[K12OSN] New thin client recommendations

Jeff Siddall news at siddall.name
Mon May 9 17:48:00 UTC 2011

On 05/09/2011 11:40 AM, Les Mikesell wrote:
> On 5/9/2011 9:58 AM, Jeff Siddall wrote:
>>>>> I am currently using Edubuntu 9.10 and will move to either CentOS 6
>>>>> with LTSP 5.2 or Edubuntu latest version over the summer, depending on
>>>>> what is available.
>>>> Hmmm... Not sure about edubuntu but I always found Ubuntu's kernels
>>>> were
>>>> awfully old -- really that is the main reason I went to Fedora in the
>>>> first place!
>>> I've always looked at kernels as standardized interfaces to hardware and
>>> don't see much reason to change until the hardware is replace with
>>> something unsupported (other than bug fixes which are more likely to be
>>> done correctly for old versions than new ones that will bring new bugs).
>>>   What new kernel features can't you live without?
>> Exactly: "..the hardware is replace with something unsupported..."
>> Ubuntu didn't have the drivers for my hardware whereas Fedora did.
>> Simple as that.
>> In this case the issue was xorg drivers, but I have also had issues with
>> video capture/decoded cards, LAN cards, wireless cards, touchscreens etc.
> I gave up the 'install new versions every week' game that fedora plays
> long ago, but back when I tried to keep up (and before their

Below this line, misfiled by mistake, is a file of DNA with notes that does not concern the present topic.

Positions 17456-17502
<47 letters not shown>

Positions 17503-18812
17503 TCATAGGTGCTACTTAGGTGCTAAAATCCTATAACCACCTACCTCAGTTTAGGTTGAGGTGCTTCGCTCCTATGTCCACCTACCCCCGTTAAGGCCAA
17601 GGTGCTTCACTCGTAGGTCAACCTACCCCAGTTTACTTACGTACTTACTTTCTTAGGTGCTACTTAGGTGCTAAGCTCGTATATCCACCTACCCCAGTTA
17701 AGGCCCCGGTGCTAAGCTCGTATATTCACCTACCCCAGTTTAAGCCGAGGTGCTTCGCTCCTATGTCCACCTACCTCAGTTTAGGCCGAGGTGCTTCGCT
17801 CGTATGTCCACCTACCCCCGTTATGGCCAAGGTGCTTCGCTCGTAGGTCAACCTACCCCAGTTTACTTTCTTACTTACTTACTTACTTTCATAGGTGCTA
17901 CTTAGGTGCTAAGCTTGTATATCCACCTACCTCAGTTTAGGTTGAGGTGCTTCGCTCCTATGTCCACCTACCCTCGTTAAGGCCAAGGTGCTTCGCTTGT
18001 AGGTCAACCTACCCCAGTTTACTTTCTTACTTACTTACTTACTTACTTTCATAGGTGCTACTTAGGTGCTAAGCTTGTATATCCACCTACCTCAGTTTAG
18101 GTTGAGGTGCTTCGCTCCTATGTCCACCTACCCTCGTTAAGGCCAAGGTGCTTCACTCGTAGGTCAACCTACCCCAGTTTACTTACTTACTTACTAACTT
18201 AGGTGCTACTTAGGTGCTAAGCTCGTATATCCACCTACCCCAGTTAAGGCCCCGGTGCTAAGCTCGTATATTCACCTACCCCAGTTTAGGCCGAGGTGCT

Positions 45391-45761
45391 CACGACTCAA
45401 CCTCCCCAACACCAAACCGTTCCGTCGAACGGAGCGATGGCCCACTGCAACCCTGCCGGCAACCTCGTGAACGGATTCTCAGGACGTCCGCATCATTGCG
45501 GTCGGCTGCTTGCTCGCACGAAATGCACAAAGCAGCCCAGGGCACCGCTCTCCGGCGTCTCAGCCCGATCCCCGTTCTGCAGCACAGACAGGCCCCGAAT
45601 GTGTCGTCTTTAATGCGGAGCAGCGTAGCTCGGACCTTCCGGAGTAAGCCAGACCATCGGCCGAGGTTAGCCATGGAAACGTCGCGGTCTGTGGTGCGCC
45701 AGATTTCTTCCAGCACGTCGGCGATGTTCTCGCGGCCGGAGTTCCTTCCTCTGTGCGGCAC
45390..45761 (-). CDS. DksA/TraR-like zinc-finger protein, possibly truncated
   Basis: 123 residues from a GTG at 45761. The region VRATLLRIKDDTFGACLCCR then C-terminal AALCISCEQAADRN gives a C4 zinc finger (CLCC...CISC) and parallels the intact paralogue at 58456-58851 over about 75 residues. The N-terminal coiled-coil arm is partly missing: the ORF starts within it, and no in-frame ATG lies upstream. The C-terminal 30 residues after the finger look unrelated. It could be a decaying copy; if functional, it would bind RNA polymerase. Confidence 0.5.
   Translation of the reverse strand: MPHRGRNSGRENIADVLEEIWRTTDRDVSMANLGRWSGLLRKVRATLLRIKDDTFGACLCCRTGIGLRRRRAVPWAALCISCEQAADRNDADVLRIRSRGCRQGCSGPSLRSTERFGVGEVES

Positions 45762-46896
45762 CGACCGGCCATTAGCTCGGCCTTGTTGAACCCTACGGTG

> ever-changing kernel simply wouldn't boot after a mid-version update on
> the fairly mainstream IBM box I used for testing), I had the impression
> that ubuntu and fedora regularly leapfrogged each other so that which
> you considered newer or having better hardware support would depend on
> which one had just done the most recent release (or just fixed the bug
> that affected your specific hardware in the earlier versions they were
> shipping...).

Well, Fedora is certainly a bleeding edge disto with a strong emphasis
on the _bleeding_ part :)  Things got a lot better for me when I
switched to automatically installing only security updates.

Anyway, Fedora upgrades kernels throughout the distro's support life
whereas Ubuntu does not (well, last I checked which was admittedly quite
a while ago).  So if both Fedora and Ubuntu released a new distro today
they might be pretty close, but over the next year Ubuntu would be
further and further out of date.

I think this may be a bigger issue when an LTS is being released (ie:
all the even versions) which coincidentally was when I gave up using
Ubuntu.  LTS releases seem to use older kernels whereas odd releases
seem to use a recent kernel.

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